Random adventures through my life... in all their glory and splendor.

Sunday, January 29, 2006

Kinetic vs Potential Energy: A tale of Two Snowballs

Ok, so on Friday I had two noteworthy snowball experiences.

The first happened when Chris and I pulled up to our friends' house, and I realized that this would be an excellent opportunity to bean the first person to open then front door. If it was Justin, the 13 year old of the house, I'd be gold, otherwise I'd improvise. My first mistake was a critical error in timing. I started packing a snowball at the end of the driveway instead of waiting until my scheme would be obscured by the front door. So while I'm walking up the driveway, rounding out my weapon of choice I see two eyes looking out one of the front windows. Crap, so I run up to the front door and try to knock causually. Surprisingly, noone's biting. I look through the window and the eyes are gone so I figure that they've now gone to fortify their position. At this point I realized that Chris had avoided the whole debacle and was already in the house. She had walked through the open garage, and into the house from the side. So I bolt to the garage, and through the laundry room... still armed, cocked and ready to administer a little Frozen Justice.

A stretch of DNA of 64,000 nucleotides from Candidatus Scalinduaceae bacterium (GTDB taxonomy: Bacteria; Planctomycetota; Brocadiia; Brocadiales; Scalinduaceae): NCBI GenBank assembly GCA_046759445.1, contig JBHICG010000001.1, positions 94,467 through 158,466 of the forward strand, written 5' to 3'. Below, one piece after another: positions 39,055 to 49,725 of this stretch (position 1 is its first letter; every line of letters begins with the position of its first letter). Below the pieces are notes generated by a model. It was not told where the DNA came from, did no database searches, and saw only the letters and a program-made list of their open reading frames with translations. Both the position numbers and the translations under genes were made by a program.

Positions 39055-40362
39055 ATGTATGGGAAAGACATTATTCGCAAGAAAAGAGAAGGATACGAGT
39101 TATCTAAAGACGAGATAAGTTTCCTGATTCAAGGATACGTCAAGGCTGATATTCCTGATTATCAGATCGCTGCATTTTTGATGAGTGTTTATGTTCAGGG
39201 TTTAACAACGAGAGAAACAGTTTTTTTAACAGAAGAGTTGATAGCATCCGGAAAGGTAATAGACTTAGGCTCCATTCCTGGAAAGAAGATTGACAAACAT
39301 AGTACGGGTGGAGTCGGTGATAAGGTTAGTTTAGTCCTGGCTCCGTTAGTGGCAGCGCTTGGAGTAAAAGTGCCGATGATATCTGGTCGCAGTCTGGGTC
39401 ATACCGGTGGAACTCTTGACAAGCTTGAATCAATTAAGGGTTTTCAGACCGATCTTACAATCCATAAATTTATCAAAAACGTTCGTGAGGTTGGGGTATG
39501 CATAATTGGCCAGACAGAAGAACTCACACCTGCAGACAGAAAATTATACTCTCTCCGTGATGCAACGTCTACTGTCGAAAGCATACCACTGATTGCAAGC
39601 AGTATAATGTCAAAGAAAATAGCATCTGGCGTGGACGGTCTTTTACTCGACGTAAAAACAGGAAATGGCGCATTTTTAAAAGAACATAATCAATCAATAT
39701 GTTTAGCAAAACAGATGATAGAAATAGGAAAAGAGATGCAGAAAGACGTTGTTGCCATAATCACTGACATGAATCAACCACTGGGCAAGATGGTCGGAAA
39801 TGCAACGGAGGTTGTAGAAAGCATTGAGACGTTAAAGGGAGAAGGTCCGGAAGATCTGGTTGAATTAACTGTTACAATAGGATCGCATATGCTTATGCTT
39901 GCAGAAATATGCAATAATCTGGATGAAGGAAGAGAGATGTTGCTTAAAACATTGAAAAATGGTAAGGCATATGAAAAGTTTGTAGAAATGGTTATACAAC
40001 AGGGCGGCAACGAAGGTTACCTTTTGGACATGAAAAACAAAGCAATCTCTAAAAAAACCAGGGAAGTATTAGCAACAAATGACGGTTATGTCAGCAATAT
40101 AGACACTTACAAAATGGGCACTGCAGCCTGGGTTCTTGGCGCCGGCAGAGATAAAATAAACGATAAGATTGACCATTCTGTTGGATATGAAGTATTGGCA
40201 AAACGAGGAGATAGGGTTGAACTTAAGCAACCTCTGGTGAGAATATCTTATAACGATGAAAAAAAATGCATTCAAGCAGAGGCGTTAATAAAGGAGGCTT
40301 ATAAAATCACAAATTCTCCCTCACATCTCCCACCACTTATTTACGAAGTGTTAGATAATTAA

Now this is where things get interesting. Coming through the garage gave me a significant tactical advantage over anyone coming down from upstairs expecting to find someone at the front door, in this case, Brian. So I find myself behind enemy lines, with their counter-offensive launched and facing the other direction. Time to improvise. So here's my thought process:

"He's heading to the front... Holy crap, Brian hasn't seen me yet."
"He's 8 feet away, you can hit him. You can even aim for his head."
"Oh, he's going to remember this..."
"He can take a joke He won't think it's funny right away but he'll laugh about it later... well not as hard as I will, but... He can take a joke."
"Escape route, back through the garage. Clear."
"Can you hit someone who's back is to you? Any ethical problems with that? No? Just checking. Clear."
"Is that a kitana?"
"Here comes the pitch... Sweet Justice is about to be SERVED!"
"KITANA??!!?!! WTF?"
(Scenes from Kill Bill play in slow motion in my head as I see him trying to unsheath this three-foot blade in the narrow hallway between the stairs and the front room)
"Who brings a KITANA to snowball fight?"
"Is beaning a heavily armed man in the back worth possibly losing a limb?"
"WHO brings a KITANA to snowball fight?"
"This has Darwin Awards written all over it"
"WHO the hell brings a KITANA to snowball fight?"
"Screw it."
"Justice is going to have to wait."

I ditch the evidence, thwarted by superior firepower.

So what do you call it when you're standing there AGAIN with a snowball to dispose of, and ANOTHER happy black lab is sitting there smiling at you? It's just begging for a face full of snow, but it's owner is standing there with a sword? Is that Irony? Coincidence? Sigh... I swear I heard that lab laughing at me. Stupid Dogs. They're much more organized than they appear to be.